Road biking, dirt road riding on Frankenbike, tandem riding, group riding, time trialing, randonneuring - I love to ride, and I love to write. As I've traveled along on two wheels, I've learned one thing: Expect Adventure. Join me on the journey!

Betty Jean Jordan

Tuesday, November 29, 2016

Cycling is Life

I do a lot of night riding, particularly this time of year.  I can see about 15 feet in front of me with my front light.  After today's much needed rain, it was rather foggy this evening.  This gave me an even more cloistered feeling as I rode along the quiet, rural roads near my house.

It's a unique, though not unpleasant, sensation to not be able to see very far down the road in front of me.  Whether it's pavement, dirt, or uphill, I simply have to ride what's there, accepting whatever my journey holds at the moment.  Cycling is life.

Thursday, November 24, 2016

Thanksgiving Ride

Robert, his parents, and I are at The Beechwood Inn, a bed & breakfast in Clayton, GA, for Thanksgiving.  It's a delightful place.

Robert and I came up early enough yesterday for a ride.  We rode a loop from Clayton to Highlands, NC and back.  It was a lovely day to ride, and we got plenty of climbing - over 6,000 ft in 60 miles, about twice as much elevation gain per mile as back home.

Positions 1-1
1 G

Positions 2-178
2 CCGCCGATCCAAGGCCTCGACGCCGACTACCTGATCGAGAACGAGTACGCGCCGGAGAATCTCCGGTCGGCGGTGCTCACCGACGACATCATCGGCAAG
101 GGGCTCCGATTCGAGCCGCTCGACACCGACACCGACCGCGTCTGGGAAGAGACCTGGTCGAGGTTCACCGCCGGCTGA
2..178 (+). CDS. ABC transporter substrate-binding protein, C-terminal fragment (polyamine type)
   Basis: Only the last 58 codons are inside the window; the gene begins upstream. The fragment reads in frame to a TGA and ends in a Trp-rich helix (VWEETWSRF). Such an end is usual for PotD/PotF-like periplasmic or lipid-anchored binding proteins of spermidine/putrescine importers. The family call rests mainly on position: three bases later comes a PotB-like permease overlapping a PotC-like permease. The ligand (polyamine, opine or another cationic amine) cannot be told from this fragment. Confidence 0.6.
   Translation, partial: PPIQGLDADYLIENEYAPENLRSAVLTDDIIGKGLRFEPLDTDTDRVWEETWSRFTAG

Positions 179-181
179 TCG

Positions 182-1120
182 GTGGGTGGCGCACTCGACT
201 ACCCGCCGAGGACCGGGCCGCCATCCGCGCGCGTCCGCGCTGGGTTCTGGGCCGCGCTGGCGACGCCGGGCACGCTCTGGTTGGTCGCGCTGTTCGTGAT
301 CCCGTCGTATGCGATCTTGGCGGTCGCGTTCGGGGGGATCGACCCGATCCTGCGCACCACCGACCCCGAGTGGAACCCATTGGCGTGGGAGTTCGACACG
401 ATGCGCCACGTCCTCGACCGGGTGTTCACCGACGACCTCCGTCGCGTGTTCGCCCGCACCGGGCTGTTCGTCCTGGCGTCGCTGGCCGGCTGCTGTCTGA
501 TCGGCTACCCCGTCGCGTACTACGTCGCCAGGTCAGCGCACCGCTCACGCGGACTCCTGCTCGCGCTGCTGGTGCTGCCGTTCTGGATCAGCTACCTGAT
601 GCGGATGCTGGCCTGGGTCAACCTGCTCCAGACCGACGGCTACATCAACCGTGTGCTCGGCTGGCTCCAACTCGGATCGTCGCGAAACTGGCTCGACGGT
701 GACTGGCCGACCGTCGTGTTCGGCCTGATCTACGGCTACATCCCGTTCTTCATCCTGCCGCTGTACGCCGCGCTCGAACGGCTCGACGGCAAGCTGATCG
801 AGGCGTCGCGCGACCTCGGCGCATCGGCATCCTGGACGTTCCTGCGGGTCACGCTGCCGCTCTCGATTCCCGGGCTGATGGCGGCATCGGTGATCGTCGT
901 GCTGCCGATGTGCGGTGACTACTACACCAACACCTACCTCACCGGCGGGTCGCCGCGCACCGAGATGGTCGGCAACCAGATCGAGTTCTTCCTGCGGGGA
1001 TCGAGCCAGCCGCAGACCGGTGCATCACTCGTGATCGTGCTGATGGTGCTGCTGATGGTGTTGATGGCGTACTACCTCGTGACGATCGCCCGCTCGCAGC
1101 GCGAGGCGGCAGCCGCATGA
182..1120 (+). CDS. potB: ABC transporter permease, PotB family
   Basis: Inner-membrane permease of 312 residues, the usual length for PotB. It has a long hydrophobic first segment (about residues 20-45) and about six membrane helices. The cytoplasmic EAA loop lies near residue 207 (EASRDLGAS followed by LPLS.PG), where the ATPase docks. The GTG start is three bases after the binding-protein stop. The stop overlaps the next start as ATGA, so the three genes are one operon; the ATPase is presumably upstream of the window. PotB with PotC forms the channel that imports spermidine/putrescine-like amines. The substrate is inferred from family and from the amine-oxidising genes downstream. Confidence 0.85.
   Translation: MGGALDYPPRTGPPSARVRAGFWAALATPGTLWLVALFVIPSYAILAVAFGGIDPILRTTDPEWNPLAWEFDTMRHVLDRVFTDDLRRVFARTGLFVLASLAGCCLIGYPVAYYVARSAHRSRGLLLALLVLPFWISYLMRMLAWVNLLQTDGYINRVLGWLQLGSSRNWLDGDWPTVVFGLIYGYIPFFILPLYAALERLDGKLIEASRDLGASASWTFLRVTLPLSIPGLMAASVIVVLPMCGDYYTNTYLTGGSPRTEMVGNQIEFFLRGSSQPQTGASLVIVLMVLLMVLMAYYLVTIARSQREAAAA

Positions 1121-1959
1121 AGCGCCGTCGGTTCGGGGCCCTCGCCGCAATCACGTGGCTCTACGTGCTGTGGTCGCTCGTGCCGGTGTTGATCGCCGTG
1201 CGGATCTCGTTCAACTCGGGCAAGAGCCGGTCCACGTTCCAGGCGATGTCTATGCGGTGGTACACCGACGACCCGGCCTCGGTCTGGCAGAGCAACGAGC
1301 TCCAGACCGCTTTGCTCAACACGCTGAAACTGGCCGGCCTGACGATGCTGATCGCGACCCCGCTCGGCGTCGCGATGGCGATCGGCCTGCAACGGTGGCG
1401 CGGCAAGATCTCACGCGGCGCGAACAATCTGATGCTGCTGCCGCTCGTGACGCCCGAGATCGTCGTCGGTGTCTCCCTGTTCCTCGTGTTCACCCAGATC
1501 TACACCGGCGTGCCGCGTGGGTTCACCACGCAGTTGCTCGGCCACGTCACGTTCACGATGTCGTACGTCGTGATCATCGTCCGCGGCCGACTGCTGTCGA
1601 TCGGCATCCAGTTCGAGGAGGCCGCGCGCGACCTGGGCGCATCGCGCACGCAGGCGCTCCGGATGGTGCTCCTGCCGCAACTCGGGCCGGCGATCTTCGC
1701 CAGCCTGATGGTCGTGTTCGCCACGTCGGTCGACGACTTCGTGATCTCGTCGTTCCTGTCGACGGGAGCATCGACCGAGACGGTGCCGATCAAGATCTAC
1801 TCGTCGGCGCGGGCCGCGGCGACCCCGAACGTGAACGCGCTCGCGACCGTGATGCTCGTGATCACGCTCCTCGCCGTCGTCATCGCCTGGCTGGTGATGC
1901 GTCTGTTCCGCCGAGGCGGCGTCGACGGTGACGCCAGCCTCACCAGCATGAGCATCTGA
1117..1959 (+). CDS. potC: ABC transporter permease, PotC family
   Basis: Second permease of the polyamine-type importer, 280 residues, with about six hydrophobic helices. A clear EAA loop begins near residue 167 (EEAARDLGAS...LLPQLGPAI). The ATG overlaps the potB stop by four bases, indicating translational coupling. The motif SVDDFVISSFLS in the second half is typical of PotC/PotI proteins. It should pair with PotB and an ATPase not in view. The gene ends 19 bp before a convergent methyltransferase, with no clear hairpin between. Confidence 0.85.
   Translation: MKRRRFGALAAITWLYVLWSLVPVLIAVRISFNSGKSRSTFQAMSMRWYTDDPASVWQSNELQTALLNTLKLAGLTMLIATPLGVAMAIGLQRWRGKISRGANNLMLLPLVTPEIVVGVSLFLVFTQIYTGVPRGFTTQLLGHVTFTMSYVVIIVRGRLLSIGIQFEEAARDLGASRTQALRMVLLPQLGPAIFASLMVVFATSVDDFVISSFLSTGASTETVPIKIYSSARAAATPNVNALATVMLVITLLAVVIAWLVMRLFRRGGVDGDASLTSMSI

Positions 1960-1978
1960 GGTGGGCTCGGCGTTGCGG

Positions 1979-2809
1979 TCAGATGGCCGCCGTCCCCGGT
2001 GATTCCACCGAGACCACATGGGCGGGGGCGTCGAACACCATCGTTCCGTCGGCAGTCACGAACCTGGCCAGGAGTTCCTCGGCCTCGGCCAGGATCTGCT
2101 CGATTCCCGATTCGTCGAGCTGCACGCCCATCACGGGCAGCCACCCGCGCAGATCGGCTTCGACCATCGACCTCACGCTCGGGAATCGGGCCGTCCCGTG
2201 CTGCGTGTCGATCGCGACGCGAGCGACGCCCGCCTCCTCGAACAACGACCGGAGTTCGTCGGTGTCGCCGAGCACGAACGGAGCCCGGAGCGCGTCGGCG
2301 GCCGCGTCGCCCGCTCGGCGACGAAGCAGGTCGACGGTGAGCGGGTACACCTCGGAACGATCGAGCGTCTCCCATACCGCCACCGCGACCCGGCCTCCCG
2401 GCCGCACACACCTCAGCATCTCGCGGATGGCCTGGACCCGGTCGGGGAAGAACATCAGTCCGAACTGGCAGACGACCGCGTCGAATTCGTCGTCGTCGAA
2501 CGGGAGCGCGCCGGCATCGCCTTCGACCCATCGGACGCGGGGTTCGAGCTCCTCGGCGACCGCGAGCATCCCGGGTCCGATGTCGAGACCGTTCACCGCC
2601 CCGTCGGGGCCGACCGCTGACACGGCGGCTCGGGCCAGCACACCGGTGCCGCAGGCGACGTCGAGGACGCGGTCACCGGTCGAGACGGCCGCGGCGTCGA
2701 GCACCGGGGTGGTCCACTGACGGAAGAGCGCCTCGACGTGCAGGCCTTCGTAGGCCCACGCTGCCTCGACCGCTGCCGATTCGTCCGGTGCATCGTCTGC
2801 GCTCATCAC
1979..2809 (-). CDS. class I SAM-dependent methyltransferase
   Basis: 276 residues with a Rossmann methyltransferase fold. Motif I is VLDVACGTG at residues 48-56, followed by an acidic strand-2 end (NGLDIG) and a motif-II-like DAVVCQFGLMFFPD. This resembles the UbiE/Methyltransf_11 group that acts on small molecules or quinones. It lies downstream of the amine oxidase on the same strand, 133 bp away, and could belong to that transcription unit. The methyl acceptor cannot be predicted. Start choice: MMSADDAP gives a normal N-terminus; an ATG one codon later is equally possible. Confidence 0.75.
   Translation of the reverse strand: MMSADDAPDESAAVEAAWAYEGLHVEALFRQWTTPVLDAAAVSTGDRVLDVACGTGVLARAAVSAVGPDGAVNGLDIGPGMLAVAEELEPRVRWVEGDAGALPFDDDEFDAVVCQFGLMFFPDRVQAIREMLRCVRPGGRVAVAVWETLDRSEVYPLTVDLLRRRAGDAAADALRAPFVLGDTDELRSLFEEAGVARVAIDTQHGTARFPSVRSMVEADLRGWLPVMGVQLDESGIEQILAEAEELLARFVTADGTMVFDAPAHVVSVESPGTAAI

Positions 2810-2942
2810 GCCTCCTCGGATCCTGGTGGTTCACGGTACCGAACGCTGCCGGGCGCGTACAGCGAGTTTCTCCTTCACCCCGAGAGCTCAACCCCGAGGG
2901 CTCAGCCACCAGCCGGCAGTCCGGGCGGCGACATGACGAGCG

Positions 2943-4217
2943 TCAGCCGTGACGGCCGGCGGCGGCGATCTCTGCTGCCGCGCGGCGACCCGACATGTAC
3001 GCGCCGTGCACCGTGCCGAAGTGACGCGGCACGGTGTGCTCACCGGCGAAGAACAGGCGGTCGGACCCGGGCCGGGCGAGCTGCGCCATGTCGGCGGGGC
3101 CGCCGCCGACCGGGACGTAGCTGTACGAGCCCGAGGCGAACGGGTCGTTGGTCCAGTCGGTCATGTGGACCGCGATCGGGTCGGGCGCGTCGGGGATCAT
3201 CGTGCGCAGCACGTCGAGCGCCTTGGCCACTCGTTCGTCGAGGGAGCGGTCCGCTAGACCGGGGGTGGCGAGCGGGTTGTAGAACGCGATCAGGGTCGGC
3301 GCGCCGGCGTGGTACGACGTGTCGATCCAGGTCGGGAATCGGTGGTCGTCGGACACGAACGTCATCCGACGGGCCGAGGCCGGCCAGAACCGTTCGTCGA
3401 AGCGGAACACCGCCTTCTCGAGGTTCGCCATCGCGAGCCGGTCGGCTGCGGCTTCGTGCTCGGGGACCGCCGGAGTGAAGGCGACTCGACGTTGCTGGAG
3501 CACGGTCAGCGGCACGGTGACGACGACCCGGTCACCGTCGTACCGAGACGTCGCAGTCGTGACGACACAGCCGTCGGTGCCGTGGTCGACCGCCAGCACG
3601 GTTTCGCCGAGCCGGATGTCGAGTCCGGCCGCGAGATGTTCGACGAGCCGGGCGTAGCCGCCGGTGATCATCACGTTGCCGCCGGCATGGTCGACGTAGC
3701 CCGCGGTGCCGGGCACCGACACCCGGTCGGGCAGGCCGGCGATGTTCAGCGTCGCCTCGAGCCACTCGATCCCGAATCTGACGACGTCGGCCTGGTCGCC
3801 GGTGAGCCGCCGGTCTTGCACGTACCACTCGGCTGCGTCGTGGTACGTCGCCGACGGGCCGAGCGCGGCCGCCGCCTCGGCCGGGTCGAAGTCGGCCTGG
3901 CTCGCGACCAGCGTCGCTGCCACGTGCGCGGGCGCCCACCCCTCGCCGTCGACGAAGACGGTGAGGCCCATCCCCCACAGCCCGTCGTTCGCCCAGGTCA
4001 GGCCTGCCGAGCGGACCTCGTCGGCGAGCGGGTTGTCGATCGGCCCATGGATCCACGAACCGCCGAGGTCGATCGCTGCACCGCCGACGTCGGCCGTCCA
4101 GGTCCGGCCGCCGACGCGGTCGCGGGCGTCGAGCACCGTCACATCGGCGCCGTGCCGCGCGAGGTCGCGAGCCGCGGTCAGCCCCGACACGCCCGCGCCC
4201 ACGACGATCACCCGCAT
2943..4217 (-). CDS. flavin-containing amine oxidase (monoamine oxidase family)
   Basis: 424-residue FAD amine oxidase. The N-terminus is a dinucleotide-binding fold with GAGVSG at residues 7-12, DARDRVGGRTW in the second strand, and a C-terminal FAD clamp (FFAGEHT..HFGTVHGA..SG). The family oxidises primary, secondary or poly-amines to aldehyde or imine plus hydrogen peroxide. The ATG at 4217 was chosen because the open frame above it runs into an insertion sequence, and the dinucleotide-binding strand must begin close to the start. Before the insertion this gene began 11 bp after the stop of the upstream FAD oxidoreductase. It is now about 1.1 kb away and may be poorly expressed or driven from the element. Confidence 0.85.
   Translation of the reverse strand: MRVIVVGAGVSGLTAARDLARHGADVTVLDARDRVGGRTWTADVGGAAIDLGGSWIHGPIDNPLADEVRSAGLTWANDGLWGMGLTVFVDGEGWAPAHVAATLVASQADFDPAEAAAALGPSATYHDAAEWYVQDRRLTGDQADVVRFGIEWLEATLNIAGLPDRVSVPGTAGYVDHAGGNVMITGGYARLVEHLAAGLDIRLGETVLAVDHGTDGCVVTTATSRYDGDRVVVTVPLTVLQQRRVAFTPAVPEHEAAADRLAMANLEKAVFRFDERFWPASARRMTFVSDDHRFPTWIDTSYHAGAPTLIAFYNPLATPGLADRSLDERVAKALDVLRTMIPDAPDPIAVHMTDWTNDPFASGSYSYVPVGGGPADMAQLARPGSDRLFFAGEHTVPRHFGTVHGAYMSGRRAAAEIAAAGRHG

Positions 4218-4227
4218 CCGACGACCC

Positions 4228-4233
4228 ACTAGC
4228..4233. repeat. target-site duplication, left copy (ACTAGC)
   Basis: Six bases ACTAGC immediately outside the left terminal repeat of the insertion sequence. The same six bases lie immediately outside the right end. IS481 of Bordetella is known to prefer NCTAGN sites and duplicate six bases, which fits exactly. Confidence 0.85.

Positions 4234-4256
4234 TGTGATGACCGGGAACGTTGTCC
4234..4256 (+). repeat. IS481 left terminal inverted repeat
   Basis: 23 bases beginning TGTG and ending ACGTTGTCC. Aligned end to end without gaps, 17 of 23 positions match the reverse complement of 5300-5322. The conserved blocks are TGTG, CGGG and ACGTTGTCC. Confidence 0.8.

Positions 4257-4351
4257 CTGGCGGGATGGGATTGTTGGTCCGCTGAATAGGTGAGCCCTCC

We headed out late this morning for another ride.  Some of today's route overlapped yesterday's, and it also included a portion along Lake Burton.  Interestingly, we passed a field that was serving as the staging area for helicopters being used to fight the nearby wildfires.  These are the wildfires that have spread smoke south as far as Macon.  Fortunately, wind patterns were such that we didn't notice any smoke on our rides yesterday or today.  I pray for the people and wildlife in harm's way from the fires and that we'll get rain relief soon.

I figured that today's ride would take us a little over three hours.  Our average speed probably would be slightly slower than usual because of the hills, but I didn't expect we would have quite as much climbing as yesterday.  Surprise - the total distance was less, but the rate of climbing wasn't too different: nearly 4,200 ft in 47 miles.